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Trypanosoma cruzi Infection Induces Pannexin-1 Channel Opening in Cardiac Myocytes

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  • 1 Experimental Physiology Laboratory (EPhyL), Antofagasta Institute, Universidad de Antofagasta, Antofagasta, Chile;
  • | 2 Laboratory of Neurobiology, Department of Biomedicine, Universidad de Antofagasta, Antofagasta, Chile;
  • | 3 Departamento de Fisiología, Facultad de Ciencias Biológicas, Pontificia Universidad Católica de Chile, Santiago, Chile;
  • | 4 Centro Interdisciplinario de Neurociencias de Valparaíso, Valparaíso, Chile;
  • | 5 Molecular Parasitology Unit, Faculty of Health Sciences, Universidad de Antofagasta, Antofagasta, Chile

Trypanosoma cruzi, the etiological agent of Chagas diseases, invades the cardiac tissue causing acute myocarditis and heart electrical disturbances. In T. cruzi invasion, the parasite induces [Ca2+]i transients in the host cells, an essential phenomenon for invasion. To date, knowledge on the mechanism that elicits transients of [Ca2+]i during the infection of cardiac myocytes has not been fully characterized. Pannexin1 (Panx1) channel are poorly selective channels found in all vertebrates that serve as a pathway for ATP release. In this article, we demonstrate that T. cruzi infection results in the opening of Panx1 channels in cardiac myocytes. We show that pharmacological blockade of Panx1 channels inhibits T. cruzi–induced [Ca2+]i transients and invasion in cardiac myocytes. Our results indicate that opening of Panx1 channels are required for T. cruzi invasion in cardiac myocytes, and we propose that targeting Panx1 channel could provide new potential therapeutic approaches to treat Chagas disease.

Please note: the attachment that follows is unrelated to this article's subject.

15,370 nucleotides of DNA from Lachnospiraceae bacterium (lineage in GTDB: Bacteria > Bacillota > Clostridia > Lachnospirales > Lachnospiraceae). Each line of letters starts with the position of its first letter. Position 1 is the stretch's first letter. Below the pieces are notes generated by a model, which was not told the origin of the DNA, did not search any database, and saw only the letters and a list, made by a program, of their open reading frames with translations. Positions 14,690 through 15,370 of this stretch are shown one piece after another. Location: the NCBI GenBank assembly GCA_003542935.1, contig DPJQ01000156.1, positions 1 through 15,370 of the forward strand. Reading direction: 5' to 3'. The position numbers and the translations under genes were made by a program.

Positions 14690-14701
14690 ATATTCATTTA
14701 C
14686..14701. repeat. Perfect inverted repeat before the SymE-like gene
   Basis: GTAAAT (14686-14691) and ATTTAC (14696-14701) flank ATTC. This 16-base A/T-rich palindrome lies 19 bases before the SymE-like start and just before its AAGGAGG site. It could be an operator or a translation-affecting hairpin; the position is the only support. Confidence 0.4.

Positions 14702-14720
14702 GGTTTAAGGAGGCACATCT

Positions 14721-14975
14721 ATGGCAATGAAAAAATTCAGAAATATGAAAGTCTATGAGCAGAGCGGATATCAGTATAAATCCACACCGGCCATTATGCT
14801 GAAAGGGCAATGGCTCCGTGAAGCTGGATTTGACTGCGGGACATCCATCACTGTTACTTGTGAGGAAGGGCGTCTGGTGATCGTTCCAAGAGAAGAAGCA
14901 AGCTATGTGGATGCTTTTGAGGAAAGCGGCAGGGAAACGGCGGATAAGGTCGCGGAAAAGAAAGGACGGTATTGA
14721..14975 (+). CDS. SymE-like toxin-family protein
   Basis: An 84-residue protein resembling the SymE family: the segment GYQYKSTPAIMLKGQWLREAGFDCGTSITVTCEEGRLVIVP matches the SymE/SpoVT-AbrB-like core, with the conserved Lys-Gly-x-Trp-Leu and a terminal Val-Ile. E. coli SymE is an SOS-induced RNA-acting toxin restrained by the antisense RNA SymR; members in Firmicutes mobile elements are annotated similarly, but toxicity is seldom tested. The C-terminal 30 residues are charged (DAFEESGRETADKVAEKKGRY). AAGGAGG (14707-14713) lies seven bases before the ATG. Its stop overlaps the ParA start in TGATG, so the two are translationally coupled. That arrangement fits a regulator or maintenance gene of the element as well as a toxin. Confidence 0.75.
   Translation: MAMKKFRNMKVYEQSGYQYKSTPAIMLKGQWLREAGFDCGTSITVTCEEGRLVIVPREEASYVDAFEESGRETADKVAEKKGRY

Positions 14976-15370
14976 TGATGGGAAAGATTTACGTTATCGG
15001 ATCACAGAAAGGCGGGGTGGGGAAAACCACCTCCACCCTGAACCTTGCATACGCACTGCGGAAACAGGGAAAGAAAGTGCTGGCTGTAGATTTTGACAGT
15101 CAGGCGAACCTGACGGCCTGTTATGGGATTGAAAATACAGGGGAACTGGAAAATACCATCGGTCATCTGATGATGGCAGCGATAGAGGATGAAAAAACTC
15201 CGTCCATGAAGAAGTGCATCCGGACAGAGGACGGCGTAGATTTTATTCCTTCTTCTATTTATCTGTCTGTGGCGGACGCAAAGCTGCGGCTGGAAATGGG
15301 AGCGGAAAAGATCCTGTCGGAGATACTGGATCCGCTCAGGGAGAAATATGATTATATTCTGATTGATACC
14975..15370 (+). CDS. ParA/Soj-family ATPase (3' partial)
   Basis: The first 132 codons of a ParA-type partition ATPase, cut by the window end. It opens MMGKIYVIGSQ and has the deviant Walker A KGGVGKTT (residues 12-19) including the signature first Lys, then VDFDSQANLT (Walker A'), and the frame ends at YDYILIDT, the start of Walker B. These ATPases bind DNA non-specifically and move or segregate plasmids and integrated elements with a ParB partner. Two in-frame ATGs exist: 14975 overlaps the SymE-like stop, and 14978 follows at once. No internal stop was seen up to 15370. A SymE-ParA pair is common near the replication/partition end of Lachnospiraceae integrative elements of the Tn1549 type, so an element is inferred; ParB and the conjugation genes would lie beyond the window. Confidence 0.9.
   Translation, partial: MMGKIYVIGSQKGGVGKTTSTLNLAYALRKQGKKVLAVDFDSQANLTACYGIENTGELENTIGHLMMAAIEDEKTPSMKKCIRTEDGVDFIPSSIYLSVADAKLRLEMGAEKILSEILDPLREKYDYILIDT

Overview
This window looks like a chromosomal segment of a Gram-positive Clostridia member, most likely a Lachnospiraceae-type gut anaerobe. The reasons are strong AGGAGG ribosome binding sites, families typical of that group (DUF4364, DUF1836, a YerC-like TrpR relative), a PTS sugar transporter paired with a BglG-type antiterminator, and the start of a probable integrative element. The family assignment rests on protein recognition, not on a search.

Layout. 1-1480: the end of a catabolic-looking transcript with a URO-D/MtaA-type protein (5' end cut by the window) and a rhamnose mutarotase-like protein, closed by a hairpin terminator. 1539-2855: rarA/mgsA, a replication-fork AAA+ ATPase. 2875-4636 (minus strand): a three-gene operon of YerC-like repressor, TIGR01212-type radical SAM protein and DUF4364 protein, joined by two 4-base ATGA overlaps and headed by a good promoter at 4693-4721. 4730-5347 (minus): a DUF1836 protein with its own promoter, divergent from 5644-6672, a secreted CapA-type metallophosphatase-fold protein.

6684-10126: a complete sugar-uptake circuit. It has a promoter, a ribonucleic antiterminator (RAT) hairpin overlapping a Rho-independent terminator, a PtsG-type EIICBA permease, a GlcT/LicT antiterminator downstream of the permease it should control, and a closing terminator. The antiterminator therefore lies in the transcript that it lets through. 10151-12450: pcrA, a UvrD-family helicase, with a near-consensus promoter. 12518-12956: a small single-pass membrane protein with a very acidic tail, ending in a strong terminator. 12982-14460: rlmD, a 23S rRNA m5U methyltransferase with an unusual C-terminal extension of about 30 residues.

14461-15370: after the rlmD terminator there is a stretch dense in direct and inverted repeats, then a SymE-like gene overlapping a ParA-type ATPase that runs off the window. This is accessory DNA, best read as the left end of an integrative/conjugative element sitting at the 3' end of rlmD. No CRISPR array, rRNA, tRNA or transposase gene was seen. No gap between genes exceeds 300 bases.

Author Notes

Address correspondence to José L. Vega, Experimental Physiology Laboratory (EPhyL), Antofagasta Institute, Universidad de Antofagasta, Angamos 601, Antofagasta, Chile. E-mail: joseluis.vega@uantof.cl

Financial support: This work was partially supported by FONDECYT grants 11130013 (to J. L. V.) and 1131007 (to J. G.) and Grant P09-022-F (to J. C. S.). The Centro Interdisciplinario de Neurociencia de Valparaiso is a Millennium Institute supported by the Millennium Scientific Initiative of the Chilean Ministry of Economy, Development, and Tourism (P029-022-F). Writing and preparation of this article was further supported by FONDECYT grants 11130013 (to J. L. V.). Iván Barría and Juan Güiza hold a CONICYT-Chile PhD Fellowship. This work will be presented as part of the PhD thesis of Iván Barría at the Universidad de Antofagasta.

Authors’ addresses: Iván Barría, Juan Güiza, Fredi Cifuentes, and José L. Vega, Experimental Physiology Laboratory (EPhyL), Antofagasta Institute, Universidad de Antofagasta, Antofagasta, Chile, E-mails: ivan.barria.o@gmail.com, juan.igh@hotmail.com, fredi.cifuentes@uantof.cl, and joseluis.vega@uantof.cl. Pedro Zamorano, Department of Biomedicine, Universidad de Antofagasta, Antofagasta, Chile, E-mail: pzamorano@gmail.com. Juan C. Sáez, Departamento de Fisiología, Facultad de Ciencias Biológicas, Pontificia Universidad Católica de Chile, Santiago, Chile, E-mail: jsaez@bio.puc.cl. González, Molecular Parasitology Unit, Faculty of Health Sciences, Universidad de Antofagasta, Antofagasta, Chile, E-mail: jorge.gonzalez@uantof.cl.

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